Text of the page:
In order to sexually harm or sexually abuse, offenders need to be able to access their victims. In this Explainer, we introduce some of the ways that might happen.
Remember: most offenders are known to their victims, offences committed by total strangers are rare. However, many offences are committed by offenders who have deliberately cultivated relationships which allow them access and give them the ability to offend.
What sort of relationships might offenders have?
The most common type of relationship is familial, such as a parent or step-parent, a sibling, a more distant relation like an uncle or grandparent, or close friends of the family.
Offenders may create relationships over the internet, using platforms like Facebook or Twitter to establish contact and reasons to speak, through online communities, or through games.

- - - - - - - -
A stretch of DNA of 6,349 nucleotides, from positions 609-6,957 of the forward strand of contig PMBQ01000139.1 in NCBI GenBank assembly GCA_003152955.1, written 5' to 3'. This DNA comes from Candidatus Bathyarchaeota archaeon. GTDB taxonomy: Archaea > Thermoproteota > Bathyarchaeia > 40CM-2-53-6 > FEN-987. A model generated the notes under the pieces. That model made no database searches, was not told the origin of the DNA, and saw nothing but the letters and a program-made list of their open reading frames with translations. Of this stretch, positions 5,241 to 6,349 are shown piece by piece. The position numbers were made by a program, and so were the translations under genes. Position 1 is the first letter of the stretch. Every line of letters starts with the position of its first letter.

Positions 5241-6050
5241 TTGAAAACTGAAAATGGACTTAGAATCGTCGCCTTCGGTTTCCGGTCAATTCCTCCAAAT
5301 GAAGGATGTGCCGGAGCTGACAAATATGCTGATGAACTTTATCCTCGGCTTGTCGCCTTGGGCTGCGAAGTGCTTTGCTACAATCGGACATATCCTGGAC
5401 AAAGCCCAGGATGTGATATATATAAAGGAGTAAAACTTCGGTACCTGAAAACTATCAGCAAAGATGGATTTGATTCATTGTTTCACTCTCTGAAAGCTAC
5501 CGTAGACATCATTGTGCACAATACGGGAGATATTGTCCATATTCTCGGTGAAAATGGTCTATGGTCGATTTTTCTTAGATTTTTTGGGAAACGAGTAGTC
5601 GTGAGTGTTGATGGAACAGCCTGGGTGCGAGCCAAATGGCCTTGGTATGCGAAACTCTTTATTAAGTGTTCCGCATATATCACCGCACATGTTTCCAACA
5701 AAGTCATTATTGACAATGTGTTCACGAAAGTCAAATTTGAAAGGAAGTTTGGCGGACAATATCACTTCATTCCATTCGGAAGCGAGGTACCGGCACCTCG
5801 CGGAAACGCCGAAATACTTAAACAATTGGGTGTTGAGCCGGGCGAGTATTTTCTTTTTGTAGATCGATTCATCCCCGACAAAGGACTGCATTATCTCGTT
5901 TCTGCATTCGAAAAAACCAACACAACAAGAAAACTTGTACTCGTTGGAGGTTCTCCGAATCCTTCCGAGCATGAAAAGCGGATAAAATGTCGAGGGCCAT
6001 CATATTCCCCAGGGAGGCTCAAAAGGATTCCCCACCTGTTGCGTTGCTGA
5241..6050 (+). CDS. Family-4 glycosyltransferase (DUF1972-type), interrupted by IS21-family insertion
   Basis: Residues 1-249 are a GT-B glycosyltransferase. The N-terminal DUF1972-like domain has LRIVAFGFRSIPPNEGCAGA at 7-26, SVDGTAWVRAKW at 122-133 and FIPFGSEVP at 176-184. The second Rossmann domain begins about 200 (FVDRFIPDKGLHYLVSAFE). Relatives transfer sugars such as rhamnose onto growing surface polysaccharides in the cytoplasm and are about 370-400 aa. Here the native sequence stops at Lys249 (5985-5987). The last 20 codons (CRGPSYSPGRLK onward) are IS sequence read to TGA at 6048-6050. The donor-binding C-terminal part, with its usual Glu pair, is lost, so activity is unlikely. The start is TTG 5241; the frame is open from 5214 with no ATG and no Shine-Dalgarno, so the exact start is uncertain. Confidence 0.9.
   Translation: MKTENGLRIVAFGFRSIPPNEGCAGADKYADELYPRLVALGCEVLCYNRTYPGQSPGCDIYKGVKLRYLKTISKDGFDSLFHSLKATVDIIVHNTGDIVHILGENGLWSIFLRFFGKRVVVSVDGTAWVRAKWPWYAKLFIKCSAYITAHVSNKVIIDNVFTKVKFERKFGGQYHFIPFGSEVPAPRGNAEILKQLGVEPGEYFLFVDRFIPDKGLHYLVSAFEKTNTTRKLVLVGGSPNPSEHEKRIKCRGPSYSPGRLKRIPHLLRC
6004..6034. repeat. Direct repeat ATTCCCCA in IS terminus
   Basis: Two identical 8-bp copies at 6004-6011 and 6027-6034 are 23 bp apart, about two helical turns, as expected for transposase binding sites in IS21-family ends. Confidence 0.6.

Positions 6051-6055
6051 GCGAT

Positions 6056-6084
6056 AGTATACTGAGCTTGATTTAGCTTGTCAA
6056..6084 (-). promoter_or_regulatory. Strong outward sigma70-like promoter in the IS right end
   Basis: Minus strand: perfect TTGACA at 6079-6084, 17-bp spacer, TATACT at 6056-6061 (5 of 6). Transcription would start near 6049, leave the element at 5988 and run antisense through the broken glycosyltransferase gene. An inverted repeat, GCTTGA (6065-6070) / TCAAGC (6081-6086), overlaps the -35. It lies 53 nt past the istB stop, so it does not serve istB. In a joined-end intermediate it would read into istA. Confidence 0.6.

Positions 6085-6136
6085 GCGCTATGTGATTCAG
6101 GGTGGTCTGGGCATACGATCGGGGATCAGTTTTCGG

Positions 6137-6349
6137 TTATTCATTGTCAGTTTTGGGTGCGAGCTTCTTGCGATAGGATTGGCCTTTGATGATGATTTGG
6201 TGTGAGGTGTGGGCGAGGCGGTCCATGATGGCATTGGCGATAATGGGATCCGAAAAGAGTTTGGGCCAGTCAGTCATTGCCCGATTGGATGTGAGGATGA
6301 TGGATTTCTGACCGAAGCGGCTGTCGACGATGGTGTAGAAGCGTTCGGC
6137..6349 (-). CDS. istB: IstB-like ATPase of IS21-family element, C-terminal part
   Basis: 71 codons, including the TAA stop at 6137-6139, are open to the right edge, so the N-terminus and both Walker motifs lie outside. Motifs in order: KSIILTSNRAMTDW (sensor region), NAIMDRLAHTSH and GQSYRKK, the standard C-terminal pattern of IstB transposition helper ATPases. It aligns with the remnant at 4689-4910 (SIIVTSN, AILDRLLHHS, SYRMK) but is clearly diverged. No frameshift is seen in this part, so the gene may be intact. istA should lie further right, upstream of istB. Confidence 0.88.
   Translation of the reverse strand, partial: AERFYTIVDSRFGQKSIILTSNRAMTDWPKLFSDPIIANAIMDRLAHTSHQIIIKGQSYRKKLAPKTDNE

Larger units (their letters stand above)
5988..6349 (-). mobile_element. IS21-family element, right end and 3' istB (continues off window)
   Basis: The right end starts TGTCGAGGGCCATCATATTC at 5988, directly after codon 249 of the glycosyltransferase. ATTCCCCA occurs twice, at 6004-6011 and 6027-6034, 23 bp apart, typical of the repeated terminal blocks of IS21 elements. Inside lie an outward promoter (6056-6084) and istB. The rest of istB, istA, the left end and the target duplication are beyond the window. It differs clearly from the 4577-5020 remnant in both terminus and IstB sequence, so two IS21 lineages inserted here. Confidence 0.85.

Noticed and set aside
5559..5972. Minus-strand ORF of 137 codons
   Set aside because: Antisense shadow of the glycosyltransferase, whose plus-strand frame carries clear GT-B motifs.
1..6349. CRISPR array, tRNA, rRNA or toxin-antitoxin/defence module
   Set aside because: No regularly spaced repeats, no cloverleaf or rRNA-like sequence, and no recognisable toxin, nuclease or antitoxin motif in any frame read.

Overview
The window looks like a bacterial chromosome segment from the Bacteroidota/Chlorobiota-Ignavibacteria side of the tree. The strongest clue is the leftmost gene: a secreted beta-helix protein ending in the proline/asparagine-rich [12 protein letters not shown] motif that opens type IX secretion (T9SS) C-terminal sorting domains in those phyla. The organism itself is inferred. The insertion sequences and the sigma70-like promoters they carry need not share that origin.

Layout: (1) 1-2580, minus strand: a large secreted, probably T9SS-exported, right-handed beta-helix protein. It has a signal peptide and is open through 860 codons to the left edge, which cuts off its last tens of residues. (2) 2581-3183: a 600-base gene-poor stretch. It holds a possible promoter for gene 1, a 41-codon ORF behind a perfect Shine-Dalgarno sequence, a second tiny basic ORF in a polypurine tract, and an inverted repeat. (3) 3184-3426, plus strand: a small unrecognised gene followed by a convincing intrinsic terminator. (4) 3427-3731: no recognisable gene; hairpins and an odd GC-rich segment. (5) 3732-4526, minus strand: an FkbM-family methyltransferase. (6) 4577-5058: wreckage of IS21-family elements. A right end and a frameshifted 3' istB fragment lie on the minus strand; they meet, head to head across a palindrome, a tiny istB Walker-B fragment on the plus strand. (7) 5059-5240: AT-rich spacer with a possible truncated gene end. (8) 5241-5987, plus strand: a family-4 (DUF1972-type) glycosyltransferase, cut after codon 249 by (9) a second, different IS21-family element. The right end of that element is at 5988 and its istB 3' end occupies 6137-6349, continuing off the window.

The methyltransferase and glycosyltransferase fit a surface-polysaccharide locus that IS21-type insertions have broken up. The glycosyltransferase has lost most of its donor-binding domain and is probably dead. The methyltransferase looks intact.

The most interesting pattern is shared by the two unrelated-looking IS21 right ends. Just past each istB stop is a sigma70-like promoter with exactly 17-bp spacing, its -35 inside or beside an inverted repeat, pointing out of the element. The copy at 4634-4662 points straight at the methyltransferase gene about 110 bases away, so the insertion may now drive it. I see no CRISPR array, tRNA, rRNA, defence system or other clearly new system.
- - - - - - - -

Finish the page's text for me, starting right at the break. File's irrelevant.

They might be in positions of trust, like teachers, police officers, religious leaders or community figures.
And they might target specific places where potential victims congregate, such as leisure centres or shopping malls.
It’s worth noting that these relationships might not just be with victims, but with people with responsibility for them. For example, an offender might establish a relationship with a single parent, maybe even marrying them, to gain easier access to a child.
Manipulating a victim, or someone with responsibility for a victim, is called ‘grooming’.
Certain types of grooming are illegal. For example, adults can’t make contact with children online and encourage them to meet in person for sexual purposes.
A lot of grooming, though, looks and feels like a normal relationship. Offenders will look to establish bonds with their target through shared interests and activities or through behaviour which seems loving.
Sex offender skill set
To be able to do this, offenders need certain skills. They might appear to be:
In short, they’ll seem to be normal people it is fun to be around. They will be hard to spot.